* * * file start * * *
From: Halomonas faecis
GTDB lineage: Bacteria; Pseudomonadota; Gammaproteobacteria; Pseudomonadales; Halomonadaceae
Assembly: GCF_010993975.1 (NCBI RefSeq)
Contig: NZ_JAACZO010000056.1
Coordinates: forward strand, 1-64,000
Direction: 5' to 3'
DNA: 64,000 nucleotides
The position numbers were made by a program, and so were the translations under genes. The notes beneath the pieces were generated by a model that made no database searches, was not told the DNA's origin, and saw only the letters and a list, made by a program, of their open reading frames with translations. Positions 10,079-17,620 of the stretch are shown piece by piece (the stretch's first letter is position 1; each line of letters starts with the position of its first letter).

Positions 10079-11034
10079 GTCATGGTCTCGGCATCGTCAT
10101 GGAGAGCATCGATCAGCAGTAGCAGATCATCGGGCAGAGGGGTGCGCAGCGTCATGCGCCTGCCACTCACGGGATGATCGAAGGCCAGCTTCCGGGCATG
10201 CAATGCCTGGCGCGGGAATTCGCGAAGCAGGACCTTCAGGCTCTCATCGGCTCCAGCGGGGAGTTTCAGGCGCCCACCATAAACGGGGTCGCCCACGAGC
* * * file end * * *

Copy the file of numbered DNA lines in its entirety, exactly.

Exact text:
From: Halomonas faecis
GTDB lineage: Bacteria; Pseudomonadota; Gammaproteobacteria; Pseudomonadales; Halomonadaceae
Assembly: GCF_010993975.1 (NCBI RefSeq)
Contig: NZ_JAACZO010000056.1
Coordinates: forward strand, 1-64,000
Direction: 5' to 3'
DNA: 64,000 nucleotides
The position numbers were made by a program, and so were the translations under genes. The notes beneath the pieces were generated by a model that made no database searches, was not told the DNA's origin, and saw only the letters and a list, made by a program, of their open reading frames with translations. Positions 10,079-17,620 of the stretch are shown piece by piece (the stretch's first letter is position 1; each line of letters starts with the position of its first letter).

Positions 10079-11034
10079 GTCATGGTCTCGGCATCGTCAT
10101 GGAGAGCATCGATCAGCAGTAGCAGATCATCGGGCAGAGGGGTGCGCAGCGTCATGCGCCTGCCACTCACGGGATGATCGAAGGCCAGCTTCCGGGCATG
10201 CAATGCCTGGCGCGGGAATTCGCGAAGCAGGACCTTCAGGCTCTCATCGGCTCCAGCGGGGAGTTTCAGGCGCCCACCATAAACGGGGTCGCCCACGAGC